Danielle Winterhalter, SpeakEasy co-founder and director of strategic partnerships, shares how they’re addressing a fundamental aspect of lowering the barrier to entry, especially when it comes to political (snail) mail, which is still more relevant than you might think.
icitizen re-launched in January 2016 with a broader goal, to change how we communicate on civic issues, connect with our communities and “promote meaningful change.” icitizen’s Jacel Egan shares the vision for its future.
Hillary Clinton released her technology and innovation agenda that promises to expand the U.S. Digital Service and agency-specific digital teams, encourage the continued adoption of open source and open data and bring a more user-friendly approach to federal government operations.
Voter co-founder Hunter Scarborough shares the vision and mission behind his new venture.
In August of 1993, San Francisco officially adopted the Sunshine Ordinance, a law that allowed any citizen to request city documents, records, filings or correspondence, attend meetings of any group that meets with the Mayor or city department heads and make any meeting of the governing bodies of certain local, state, regional and federal agencies attended by City representatives public.
2011 SF Mayoral Candidate Dennis Herrera on the role of meetups in civic engagement.
2011 SF Mayoral Candidate Joanna Rees on the role of meetups in civic engagement.
San Francisco mayoral candidate John Avalos discusses his ideas on open government and Government 2.0.
We know our city government can be smarter, faster and more democratic by adopting many of the web-based tools that are now transforming our region’s economy.
But as we implement these Gov 2.0 strategies, there is a foundational principle that must be addressed – every single San Franciscan is entitled to the full service of government, not just for those 80% of households with access to the Internet.
That’s why it is time for the City to Guarantee Universal Access to the Internet for every single San Franciscan.
The small cost of this investment will pay for itself many times over, as it will allow us to create a true E-Government while expanding Internet access – the most fundamental tool for our new economy – to all of our residents.
Better and Less Expensive
Web-based tools are already making our government faster – but they can make it dramatically more efficient as well. An increased level of efficiency could mean both more services – and less cost – if we fully embrace the possibilities of a web-based government.
In the past two decades, the companies that survived and thrived did so because they became dramatically more efficient. While some of this efficiency came unfairly at the expense of workers and their families, much of it also came from wholesale adoption of web-based technologies that improve service while lowering costs. And in fact, data tends to show that the more efficient a company is – the higher the wages and benefits it provides.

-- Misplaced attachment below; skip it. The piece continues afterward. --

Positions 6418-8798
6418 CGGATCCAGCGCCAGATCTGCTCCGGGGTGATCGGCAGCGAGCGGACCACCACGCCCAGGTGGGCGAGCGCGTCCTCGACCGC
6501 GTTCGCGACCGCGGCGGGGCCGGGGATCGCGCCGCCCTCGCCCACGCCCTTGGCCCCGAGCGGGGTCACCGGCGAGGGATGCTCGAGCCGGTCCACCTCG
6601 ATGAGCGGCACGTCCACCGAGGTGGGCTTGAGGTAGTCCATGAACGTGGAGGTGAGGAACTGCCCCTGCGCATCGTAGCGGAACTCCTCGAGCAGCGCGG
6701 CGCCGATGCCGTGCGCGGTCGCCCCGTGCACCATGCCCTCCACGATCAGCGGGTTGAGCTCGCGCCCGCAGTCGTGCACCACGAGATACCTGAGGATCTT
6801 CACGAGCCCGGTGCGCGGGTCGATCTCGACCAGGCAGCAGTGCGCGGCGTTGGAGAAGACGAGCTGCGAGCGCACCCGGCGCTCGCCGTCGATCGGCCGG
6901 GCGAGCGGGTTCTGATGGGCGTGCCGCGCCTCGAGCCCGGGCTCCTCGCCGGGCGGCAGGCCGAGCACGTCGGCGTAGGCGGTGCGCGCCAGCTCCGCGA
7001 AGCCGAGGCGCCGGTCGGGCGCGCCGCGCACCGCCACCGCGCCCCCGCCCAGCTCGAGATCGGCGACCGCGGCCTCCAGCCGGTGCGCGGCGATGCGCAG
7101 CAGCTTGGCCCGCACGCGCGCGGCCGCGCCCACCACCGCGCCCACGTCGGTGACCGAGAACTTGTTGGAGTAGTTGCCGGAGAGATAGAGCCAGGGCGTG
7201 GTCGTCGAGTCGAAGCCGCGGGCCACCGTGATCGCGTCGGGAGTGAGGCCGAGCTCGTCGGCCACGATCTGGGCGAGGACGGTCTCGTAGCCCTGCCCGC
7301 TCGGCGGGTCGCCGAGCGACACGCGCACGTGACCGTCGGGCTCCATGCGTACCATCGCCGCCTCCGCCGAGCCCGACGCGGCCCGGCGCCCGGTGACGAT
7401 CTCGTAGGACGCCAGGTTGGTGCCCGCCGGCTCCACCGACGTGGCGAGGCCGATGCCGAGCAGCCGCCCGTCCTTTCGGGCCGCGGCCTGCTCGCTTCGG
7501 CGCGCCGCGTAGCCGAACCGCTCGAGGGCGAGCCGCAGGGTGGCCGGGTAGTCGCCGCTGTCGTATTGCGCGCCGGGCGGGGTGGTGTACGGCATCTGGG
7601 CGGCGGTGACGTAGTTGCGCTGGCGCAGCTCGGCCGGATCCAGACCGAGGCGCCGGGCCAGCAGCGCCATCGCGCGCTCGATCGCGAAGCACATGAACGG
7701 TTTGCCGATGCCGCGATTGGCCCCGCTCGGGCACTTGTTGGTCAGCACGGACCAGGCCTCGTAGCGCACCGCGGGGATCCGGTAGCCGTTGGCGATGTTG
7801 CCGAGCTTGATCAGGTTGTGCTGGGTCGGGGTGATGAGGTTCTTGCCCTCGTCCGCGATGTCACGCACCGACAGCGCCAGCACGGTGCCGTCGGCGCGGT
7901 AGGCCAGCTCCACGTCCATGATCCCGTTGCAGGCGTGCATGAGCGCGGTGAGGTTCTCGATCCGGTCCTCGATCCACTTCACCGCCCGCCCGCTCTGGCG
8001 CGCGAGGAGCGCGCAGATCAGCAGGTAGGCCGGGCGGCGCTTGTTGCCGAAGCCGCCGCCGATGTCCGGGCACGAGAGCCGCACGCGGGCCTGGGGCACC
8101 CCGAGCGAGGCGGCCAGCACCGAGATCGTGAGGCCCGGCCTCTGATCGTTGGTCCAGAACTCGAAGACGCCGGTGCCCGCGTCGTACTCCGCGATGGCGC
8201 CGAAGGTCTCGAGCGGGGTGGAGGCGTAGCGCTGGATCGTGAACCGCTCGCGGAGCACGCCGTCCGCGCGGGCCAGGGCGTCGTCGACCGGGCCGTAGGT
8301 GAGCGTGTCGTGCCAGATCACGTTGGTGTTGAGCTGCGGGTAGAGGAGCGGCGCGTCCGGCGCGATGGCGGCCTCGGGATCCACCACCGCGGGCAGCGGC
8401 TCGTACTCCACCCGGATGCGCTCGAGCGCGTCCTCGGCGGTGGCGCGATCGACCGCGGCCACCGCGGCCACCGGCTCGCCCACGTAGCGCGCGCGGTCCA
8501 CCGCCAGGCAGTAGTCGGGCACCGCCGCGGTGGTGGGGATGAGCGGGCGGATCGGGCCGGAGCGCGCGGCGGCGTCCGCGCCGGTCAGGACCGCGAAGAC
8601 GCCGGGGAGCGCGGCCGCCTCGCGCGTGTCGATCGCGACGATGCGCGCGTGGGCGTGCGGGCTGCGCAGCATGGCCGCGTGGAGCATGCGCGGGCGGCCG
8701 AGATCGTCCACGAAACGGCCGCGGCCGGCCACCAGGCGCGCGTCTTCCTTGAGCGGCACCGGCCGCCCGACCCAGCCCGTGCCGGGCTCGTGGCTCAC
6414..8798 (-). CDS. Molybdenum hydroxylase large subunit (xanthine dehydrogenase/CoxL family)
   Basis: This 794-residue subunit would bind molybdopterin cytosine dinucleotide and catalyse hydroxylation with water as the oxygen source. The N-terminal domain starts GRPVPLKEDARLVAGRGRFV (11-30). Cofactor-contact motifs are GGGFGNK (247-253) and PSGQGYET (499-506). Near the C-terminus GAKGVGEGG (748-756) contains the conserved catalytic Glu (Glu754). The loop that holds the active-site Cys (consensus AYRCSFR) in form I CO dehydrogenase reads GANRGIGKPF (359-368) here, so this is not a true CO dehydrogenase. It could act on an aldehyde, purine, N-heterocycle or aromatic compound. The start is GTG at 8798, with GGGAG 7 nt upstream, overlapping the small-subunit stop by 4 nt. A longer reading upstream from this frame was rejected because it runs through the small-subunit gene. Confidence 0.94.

Netflix, for example, virtually put Blockbuster out of business because it provides customers with a better product at a reduced cost. Everybody but Blockbuster wins in this equation – and so long as Blockbuster employees are retrained for new jobs and treated fairly – everybody wins in the end by using new technologies to create more efficient delivery of goods and services.
That works in business. But it won’t work in government until every single person has guaranteed access to reliable and high-speed Internet service. It is fine for Netflix to target their marketing to the 80% of the population with access to the Internet. Government can, should and must reach everyone.
That’s why Guaranteed Universal Access in San Francisco is the foundational step to true Government 2.0 reform. When everyone has access, we can truly take advantage of Web 2.0 tools to make government dramatically more efficient.
Not Just Better, More Democratic
Across the world, “crowdsourcing” is being offered as a way to create better products, better user experiences and better outcomes for organizations.
Democracy is the original experiment in crowdsourcing, and it is still working pretty darn well. But it would work even better if every resident had the chance to offer their opinion and contribute their expertise.
Of course, that is fundamentally what elections are all about. But in the four years between elections, politicians make hundreds of decisions that could be improved if we heard from more people.
Right now, our system of resident input is skewed because nearly every single city board and commission meets during the day – when most folks are at work or school. It’s no wonder that most of the testimony heard seems to come from people who have a direct self interest in the outcome.